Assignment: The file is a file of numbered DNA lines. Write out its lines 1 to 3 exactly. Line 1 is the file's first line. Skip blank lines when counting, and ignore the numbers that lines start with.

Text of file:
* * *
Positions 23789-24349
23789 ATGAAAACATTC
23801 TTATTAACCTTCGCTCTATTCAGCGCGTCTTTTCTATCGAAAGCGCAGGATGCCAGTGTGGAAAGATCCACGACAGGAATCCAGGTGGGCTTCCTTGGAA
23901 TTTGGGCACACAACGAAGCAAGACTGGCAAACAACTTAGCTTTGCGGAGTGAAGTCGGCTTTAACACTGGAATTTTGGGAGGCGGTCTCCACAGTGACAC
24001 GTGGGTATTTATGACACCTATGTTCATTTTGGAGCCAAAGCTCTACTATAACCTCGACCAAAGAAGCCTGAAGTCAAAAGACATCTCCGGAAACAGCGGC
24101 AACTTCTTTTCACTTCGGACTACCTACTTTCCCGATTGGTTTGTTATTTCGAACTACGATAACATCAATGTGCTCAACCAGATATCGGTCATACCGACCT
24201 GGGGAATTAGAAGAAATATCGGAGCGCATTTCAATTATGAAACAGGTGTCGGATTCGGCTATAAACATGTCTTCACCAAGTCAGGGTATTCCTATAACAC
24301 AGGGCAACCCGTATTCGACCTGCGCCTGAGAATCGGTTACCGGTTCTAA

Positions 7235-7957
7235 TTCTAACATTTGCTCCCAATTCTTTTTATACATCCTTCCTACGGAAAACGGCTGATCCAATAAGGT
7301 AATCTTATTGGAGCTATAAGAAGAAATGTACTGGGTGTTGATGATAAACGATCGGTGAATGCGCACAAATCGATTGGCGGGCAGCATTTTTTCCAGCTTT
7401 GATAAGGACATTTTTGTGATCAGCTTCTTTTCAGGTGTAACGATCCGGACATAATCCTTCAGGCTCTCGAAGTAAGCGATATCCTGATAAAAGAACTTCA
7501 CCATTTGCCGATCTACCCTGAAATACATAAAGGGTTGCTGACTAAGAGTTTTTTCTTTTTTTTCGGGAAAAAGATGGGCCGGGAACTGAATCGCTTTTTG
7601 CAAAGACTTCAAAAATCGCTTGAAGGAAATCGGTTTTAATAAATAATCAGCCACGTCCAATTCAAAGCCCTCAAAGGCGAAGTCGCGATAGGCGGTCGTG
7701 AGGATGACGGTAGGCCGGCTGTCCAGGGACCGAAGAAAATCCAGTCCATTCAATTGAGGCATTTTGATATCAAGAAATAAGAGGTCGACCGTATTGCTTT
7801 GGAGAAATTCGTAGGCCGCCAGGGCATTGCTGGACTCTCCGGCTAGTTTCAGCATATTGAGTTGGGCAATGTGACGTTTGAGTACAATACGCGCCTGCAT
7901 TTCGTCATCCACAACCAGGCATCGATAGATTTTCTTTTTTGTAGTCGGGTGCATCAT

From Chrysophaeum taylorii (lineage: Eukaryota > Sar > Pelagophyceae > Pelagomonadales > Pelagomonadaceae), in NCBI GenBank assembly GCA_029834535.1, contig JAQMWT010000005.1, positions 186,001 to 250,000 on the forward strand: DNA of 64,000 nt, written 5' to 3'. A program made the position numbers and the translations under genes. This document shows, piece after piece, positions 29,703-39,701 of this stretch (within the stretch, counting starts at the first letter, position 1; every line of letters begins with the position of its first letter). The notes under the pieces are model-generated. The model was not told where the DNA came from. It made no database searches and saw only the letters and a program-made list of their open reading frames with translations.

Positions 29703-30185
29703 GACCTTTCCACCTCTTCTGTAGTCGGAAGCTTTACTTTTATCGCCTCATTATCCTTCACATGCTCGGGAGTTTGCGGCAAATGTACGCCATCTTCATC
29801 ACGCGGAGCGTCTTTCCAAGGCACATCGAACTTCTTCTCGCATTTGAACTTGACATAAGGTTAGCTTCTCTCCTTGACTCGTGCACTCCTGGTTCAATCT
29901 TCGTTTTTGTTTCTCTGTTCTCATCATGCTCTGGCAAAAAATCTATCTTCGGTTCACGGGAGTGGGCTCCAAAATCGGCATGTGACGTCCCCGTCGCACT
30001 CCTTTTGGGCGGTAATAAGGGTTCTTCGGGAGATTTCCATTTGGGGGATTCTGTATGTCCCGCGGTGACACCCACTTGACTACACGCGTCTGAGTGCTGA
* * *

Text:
Positions 23789-24349
23789 ATGAAAACATTC
23801 TTATTAACCTTCGCTCTATTCAGCGCGTCTTTTCTATCGAAAGCGCAGGATGCCAGTGTGGAAAGATCCACGACAGGAATCCAGGTGGGCTTCCTTGGAA